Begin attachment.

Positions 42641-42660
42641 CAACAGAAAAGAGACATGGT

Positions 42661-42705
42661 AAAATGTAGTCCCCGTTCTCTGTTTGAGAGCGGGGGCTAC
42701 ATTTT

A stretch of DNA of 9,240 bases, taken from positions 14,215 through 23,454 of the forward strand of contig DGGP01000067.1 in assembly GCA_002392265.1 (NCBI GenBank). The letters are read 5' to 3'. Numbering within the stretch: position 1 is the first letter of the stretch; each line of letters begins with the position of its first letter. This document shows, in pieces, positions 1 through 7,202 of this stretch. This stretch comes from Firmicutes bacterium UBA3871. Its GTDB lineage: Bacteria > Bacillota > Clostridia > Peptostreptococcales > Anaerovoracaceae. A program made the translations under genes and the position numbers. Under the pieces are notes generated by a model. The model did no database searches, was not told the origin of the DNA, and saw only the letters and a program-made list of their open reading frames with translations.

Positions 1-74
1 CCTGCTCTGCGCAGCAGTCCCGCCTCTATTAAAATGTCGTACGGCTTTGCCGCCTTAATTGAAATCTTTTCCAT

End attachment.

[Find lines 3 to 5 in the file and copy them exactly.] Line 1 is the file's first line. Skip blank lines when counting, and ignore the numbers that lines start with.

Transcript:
Positions 42661-42705
42661 AAAATGTAGTCCCCGTTCTCTGTTTGAGAGCGGGGGCTAC
42701 ATTTT